Second, the defendants rely on the fact that Plaintiffs' counsel, who represented them in the criminal proceedings as well, conceded at the preliminary hearing that there was probable cause for the charges. We reject this argument as well because the statement must be read in context. It was made at a preliminary hearing, where the judicial officer only has to determine if the prosecutor has presented sufficient evidence for a trial to be held, not make credibility determinations. See Commonwealth v. Wojdak, 502 Pa. 359, 369-70, 466 A.2d 991, 996-97 (1983). Hence counsel's statement was not an admission of the truth of the evidence admitted to establish probable cause.

The defendants next argue that the malicious-prosecution claim fails as against the police officers because they did not initiate the prosecutions; the district attorney did. They cite in support Zeglen v. Miller, No. 04-1940, 2008 U.S. Dist. Lexis 20344, at *30-33 (M.D. Pa. Mar. 12, 2008), aff'd, Zeglen v. Pappert, 317 Fed. Appx. 233 (3d Cir. 2009)(nonprecedential). Zeglen does say that, generally, a malicious-prosecution claim is a claim against a prosecutor, not a police officer, on the reasoning that the prosecutor initiates the prosecution. However, it also says that such a claim can proceed against a police officer if the officer knowingly provided false information to the prosecutor. Id. at 31-32. In the instant case, the plaintiffs state that the defendant police officers provided false testimony as to the physical altercation that occurred on the night of the fire. Hence this claim can proceed.

The defendants have also moved for summary judgment on the claim against the Township, arguing that there is no evidence to establish liability on its part. A civil-rights claim against a municipality cannot proceed on the basis of respondeat superior. Monell v. Dep't of Soc. Services, 436 U.S. 658, 690, 98 S.Ct. 2018, 2036, 56 L.Ed.2d 611 (1978); Watson v. Abington Twp., 478 F.3d 144, 155 (3d Cir. 2007)(citing Monell). Instead, the plaintiff must establish that a policy or custom of the municipality caused the constitutional violation. Watson, 478 F.3d at 155. A policy is established when it is shown that "a decisionmaker possessing final authority to establish municipal policy with respect to the action" has "issue[d] an official proclamation, policy, or edict." Id. (quoted case, internal quotation marks, and internal brackets omitted). A custom is established when, in the absence of a formal statement of policy, it can be shown "that a given course of conduct . . . is so well settled and permanent as virtually to constitute law." Id. at 156 (quoting Monell)(internal quotation marks omitted). Custom is usually established by knowledge and acquiescence, id., that is, knowledge by the policymaker of an unconstitutional practice by lower level employees and acquiescence in that practice. See Beck v. City of Pittsburgh, 89 F.3d 966, 972 (3d Cir. 1996)(custom is established by policymakers being "aware of similar unlawful conduct in the past, but fail[ing] to take precautions against future violations")(quoted case omitted).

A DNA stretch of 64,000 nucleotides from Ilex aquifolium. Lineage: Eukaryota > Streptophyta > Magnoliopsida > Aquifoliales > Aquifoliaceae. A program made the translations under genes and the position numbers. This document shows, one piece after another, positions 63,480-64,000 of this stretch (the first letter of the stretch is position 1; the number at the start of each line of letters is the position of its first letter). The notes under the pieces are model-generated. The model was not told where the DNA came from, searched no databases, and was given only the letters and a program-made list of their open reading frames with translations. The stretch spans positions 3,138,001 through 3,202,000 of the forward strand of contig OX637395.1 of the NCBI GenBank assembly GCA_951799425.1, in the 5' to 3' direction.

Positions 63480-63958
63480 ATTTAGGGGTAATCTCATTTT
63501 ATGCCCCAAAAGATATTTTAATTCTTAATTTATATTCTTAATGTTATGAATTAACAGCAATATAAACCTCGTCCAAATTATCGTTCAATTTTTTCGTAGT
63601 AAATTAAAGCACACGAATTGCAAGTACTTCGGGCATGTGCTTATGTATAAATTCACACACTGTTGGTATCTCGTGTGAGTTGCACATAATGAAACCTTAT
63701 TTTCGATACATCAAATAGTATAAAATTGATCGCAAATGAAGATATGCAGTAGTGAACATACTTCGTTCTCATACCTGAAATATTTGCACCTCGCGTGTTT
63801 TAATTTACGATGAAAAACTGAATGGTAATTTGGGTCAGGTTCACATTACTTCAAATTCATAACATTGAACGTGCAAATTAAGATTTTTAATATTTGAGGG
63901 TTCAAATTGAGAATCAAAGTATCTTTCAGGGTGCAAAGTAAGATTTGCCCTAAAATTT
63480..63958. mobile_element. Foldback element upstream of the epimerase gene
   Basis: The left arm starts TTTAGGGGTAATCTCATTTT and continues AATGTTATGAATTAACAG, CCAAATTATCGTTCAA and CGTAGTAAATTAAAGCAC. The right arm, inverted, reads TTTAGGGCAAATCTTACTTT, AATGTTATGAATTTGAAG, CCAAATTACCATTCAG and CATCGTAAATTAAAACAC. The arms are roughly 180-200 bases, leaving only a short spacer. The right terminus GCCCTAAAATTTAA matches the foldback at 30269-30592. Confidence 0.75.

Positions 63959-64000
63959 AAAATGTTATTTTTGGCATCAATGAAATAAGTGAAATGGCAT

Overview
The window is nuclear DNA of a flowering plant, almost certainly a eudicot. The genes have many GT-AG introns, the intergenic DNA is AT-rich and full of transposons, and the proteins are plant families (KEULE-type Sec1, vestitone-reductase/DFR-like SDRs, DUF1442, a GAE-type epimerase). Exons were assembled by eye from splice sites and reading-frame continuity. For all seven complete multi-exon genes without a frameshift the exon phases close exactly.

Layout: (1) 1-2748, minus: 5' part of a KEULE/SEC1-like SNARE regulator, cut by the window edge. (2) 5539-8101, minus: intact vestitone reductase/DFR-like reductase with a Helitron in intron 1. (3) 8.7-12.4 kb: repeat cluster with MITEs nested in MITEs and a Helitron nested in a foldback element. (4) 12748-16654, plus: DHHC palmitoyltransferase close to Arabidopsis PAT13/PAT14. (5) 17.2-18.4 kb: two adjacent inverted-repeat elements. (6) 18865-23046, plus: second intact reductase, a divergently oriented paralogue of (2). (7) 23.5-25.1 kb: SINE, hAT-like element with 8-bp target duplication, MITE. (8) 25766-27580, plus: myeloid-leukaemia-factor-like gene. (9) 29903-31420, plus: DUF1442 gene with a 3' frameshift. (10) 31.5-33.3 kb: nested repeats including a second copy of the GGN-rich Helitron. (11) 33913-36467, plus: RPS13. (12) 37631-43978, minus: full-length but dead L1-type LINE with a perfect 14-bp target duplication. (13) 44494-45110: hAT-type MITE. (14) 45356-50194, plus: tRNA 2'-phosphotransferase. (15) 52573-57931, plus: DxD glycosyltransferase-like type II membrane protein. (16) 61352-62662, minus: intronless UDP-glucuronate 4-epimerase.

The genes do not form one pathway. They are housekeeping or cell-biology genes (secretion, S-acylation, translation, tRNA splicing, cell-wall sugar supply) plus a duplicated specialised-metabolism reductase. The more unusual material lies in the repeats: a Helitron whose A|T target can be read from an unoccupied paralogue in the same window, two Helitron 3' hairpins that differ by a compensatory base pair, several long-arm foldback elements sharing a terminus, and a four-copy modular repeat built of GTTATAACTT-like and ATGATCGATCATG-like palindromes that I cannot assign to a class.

In the instant case, Plaintiffs contend that the Township has an unconstitutional policy of allowing its police officers to use a taser or pepper spray "any time a person under arrest does not comply with a verbal command." (Doc. 33, Opp'n Br. at p. 19). In support of this contention, they rely on the ...